Crown Dependencies in ‘right spot’ for growth

THE Crown Dependencies are in the ‘right spot’ when it comes to finance sectors that are surging ahead.

Neale Jehan, senior partner, KPMG in the Crown Dependencies.. (29493971)
Neale Jehan, senior partner, KPMG in the Crown Dependencies.. (29493971)

Neale Jehan, senior partner at KPMG in the Crown Dependencies, said private equity and asset management were high-growth areas. The digital sector was also proving resilient.

‘Guernsey and Jersey are very good at servicing asset management and private equity. The Isle of Man does a lot with digital. We are in the right spot at least for the next year, maybe the next two,’ said Mr Jehan.

An underlying growth trend in these areas had been accelerated by Covid-19 – with KPMG in the Crown Dependencies, which

covers Guernsey, Jersey and the Isle of Man, seeing growth as a result.

‘There is new business coming in across all areas from audit, tax and advisory. The speed of that new business wouldn’t have been there if Covid had not happened. That may just be a short-term thing and maybe the longer term is that we still need to look at some of the reasons behind why we have not grown as quickly in the past.’

When KPMG undertook a sectoral analysis during the height of the pandemic, it was apparent that the Crown Dependencies would be in a good position – and this had proven to be the case.

Mr Jehan also said there was a safety aspect in that Guernsey, for example, had been able to come through outbreaks with sharp lockdowns and have staff return to the office more quickly than in the UK and elsewhere.

‘There has been the ability for us to have teams together and arguably potentially getting stuff done quicker,’ he said. ‘That aspect is something that Guernsey needs to build on going forward, being that place that can offer that in times of difficulty.’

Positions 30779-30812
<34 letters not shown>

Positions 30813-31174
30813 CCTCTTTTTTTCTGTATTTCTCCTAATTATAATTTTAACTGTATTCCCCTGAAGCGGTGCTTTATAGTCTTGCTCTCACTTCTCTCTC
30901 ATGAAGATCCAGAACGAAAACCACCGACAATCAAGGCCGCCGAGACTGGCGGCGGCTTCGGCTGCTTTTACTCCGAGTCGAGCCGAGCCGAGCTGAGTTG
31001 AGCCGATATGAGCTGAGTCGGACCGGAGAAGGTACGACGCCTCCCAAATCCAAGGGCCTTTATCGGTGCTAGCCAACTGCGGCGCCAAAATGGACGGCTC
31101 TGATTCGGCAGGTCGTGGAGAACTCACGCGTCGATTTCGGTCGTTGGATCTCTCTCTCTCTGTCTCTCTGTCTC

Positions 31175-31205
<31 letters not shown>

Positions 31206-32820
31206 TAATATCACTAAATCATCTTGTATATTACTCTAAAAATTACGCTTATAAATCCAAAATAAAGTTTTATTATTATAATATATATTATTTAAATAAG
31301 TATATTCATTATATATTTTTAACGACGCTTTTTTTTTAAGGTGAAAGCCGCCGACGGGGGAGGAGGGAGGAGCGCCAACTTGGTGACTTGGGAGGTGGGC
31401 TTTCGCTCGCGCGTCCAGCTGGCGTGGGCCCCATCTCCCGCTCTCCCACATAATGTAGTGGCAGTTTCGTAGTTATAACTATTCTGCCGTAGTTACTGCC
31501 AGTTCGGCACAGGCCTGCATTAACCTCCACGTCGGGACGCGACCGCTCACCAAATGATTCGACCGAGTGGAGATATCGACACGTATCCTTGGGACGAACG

In a wide-ranging interview, Mr Jehan also talked about the decision to bring KPMG in the Crown Dependencies into a single business with a 425-strong workforce. Guernsey and Jersey have been a single business for many years, with the Isle of Man added into the mix in January this year.

There were commonalities between the businesses and senior staff already knew each other well, and bringing the firms together offered new opportunities, said Mr Jehan.

‘As firms, we are very similar – similar ethos, local ownership, local decision-making. Bringing the two firms, three islands together in a world of increasing regulatory challenge around audit, where we are having clients now that are more cross-border, just made a lot of sense.

‘And that enables us to retain that ethos for which we’re known, the local leadership and quick decision-making, and effectively full service over the tax advisory businesses across the three jurisdictions.

‘We can now put together teams cross-border that are much more compelling for our clients.’

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